The McLaren driver feels the changes to qualifying hand a greater advantage to the teams with the most competitive cars as it forces the slower teams to use more sets of their softer tyres.
“Perhaps we need to give the new qualifying system a bit more time,” said Alonso. “However, I believe it favours the strongest teams and is a bit unfair towards the less competitive teams.”
“Because we’d used two sets of super-softs in Q1 – where I finished third – we only had one chance to run in Q2. On my first run I felt competitive, I was tenth, running under the same conditions and on the same rubber as everyone else. I was only 1.2s off the Mercedes, which was a nice surprise, but then I had to sit in the garage and watch how quali developed, which was a bit sad.”
“Of course, the top teams don’t need to use both sets of super-soft tyres in Q1, so the onus is on us to get back to being a top team again, and only use up one set of [super-softs] in Q1.”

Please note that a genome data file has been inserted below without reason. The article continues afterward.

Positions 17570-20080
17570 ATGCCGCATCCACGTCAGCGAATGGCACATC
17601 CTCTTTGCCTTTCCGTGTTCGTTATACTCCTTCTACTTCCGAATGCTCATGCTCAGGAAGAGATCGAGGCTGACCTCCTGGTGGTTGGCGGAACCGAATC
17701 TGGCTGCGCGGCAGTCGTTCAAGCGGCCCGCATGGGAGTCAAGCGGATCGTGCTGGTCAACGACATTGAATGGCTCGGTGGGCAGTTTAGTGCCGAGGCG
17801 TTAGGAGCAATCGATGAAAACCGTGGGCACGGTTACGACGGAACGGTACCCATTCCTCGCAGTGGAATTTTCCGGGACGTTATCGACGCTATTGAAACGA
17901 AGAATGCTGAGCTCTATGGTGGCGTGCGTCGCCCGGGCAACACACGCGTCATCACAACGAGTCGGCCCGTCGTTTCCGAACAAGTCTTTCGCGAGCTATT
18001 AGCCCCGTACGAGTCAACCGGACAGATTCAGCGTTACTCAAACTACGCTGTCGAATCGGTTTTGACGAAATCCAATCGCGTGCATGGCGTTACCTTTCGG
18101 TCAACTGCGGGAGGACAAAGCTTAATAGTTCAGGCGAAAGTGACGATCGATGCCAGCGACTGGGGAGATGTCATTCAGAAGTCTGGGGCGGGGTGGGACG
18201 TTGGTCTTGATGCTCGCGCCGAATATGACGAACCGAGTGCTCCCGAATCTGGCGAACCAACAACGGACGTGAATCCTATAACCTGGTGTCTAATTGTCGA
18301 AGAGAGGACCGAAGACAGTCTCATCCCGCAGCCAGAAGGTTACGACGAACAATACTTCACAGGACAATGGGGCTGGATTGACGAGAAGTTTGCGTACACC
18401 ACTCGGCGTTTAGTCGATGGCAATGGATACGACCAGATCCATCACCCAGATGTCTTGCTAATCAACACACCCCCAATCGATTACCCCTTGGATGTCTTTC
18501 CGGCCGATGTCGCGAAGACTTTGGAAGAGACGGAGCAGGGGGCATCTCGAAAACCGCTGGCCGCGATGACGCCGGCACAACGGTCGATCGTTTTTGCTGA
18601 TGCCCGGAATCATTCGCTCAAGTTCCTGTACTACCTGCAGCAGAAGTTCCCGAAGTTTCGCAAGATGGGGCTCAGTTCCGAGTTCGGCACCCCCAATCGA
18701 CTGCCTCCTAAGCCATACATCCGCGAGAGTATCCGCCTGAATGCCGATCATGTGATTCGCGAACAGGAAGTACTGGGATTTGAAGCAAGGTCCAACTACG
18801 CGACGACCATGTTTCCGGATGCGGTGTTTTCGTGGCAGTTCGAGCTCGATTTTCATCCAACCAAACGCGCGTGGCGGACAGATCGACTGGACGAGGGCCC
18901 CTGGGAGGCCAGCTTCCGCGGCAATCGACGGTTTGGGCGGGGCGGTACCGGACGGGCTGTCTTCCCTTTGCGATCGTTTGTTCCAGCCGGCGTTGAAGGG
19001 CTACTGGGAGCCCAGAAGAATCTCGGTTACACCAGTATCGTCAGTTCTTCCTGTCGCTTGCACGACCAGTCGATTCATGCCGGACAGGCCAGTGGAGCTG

Alonso contrasted F1’s qualifying with the one used by Moto GP. “Maybe we should do what Moto GP did in qualifying last year – where the less competitive teams could use softer tyres in qualifying. In Formula One, we’ve chosen to do the opposite.”
McLaren racing director Eric Boullier said he was “saddened” by the lack of spectacle in the new qualifying format.
2016 F1 season
- Which was F1’s best down-to-the-wire title fight?
- Are tickets too dear? Crowds fell at some tracks in 2016
- F1’s TV audience decline stopped in 2016
- Brawn among key F1 hires announced by Liberty
- Has F1 hit ‘peak penalties’? Fewer sanctions in 2016